Controversial measure tackles skyrocketing San Francisco rents

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A controversial measure is tackling skyrocketing rents in San Francisco. Some residents in the Mission District said they're being pushed out by tech workers and something has to be done. (KGO-TV)

There is a controversial measure on the Nov. 3 ballot in San Francisco called Proposition I, which proponents say deals with the city's skyrocketing cost of housing in the gentrified Mission District.


Some residents in the Mission District say they're being pushed out by hipsters and tech workers. Proposition I would halt the construction of expensive condos for 18 months.

"It was the color, it was the music, it was the murals," artist Rene Yanez said.

Those are all reasons he started working in the Mission District more than 42 years ago. But lately, he's watched the hipsters arrive.

"Well you know, hipsters are not that hip," he said.

In his opinion, they're not that hip. But more of them, along with tech workers, are moving into the area. Meanwhile, Yanez fought eviction two years ago.

"It was pretty demoralizing," he said. "And my partner was very sick, she's very sick with cancer and it was very stressful."

He fought and was able to stay, but he's one of many. And the plastered posters say it all. This push and pull is at the center of Proposition I.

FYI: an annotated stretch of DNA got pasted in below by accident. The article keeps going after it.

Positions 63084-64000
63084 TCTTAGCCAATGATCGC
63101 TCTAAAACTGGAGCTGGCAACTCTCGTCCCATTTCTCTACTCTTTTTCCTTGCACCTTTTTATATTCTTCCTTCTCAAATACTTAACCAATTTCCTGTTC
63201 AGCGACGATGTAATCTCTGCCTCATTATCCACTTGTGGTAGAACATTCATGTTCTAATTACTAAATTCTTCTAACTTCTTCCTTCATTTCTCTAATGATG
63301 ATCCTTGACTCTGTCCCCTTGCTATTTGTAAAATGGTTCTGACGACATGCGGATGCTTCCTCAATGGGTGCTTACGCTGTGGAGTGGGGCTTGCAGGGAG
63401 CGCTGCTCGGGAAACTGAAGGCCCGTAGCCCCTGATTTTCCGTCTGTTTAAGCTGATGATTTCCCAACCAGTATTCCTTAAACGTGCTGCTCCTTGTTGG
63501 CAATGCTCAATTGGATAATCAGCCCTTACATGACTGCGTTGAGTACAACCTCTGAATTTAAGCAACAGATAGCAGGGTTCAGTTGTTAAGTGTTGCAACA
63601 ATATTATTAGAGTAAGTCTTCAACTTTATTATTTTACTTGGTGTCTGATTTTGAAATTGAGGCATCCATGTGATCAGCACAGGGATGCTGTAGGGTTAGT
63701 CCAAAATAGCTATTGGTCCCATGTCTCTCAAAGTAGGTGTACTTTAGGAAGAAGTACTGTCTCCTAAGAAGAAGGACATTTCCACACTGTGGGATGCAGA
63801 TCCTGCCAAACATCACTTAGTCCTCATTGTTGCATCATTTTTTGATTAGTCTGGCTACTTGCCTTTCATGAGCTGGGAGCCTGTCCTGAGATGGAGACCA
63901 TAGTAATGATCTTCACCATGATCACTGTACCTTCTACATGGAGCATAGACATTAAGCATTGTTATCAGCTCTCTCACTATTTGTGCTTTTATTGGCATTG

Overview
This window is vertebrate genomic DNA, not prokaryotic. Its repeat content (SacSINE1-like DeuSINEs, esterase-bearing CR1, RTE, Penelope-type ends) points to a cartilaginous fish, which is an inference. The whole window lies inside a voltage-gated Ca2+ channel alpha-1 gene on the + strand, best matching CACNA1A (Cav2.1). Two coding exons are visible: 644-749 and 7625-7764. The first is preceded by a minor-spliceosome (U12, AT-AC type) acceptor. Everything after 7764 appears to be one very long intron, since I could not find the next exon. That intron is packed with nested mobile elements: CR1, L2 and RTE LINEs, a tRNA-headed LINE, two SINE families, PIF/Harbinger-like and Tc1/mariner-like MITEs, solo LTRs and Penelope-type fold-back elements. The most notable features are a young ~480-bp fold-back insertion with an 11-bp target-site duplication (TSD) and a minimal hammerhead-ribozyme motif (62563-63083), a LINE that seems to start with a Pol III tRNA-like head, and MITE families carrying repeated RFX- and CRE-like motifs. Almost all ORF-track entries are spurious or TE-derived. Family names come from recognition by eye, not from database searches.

Proposition I would stop construction of market rate housing in the Mission District for 18 months.


"Ten-thousand families have been displaced. If you make less than $75,000 you have no opportunity to move into the Mission District," Mission Economic Development Agency spokesperson Gabriel Medina said.

On Wednesday, supporters of Proposition I presented a Mission District neighborhood stabilization plan. It's the framework of what those 18 months would look like. But opponents of Proposition I say halting construction could have the opposite effect.

"If we stop building housing -- be it market, middle income or low income - we're gonna kill ourselves," said Mayor Ed Lee.

Other groups for Proposition I said it's not meant to be a fix-all, but rather a pause.

"Sometimes you need a cooling off period, to step back, take a wider view of what's happening and come up with a solution," Council of Community Housing Organizations Co-Director Peter Cohen said.

The Mission may be changing colors before our eyes.

"I see how gentrification is affecting everyone," said painter Brett Vanhorn. "There's a loss of art in the city."

Yanez said he just doesn't want to see another friend get evicted, and that number just keeps growing.

"About 22 personal friends, you know?" he said.
Related Topics:
politicsreal estatehousingprotestbuzzworthyhousing marketvotingvoter infomationballot measuregentrificationed leeSan FranciscoMission District
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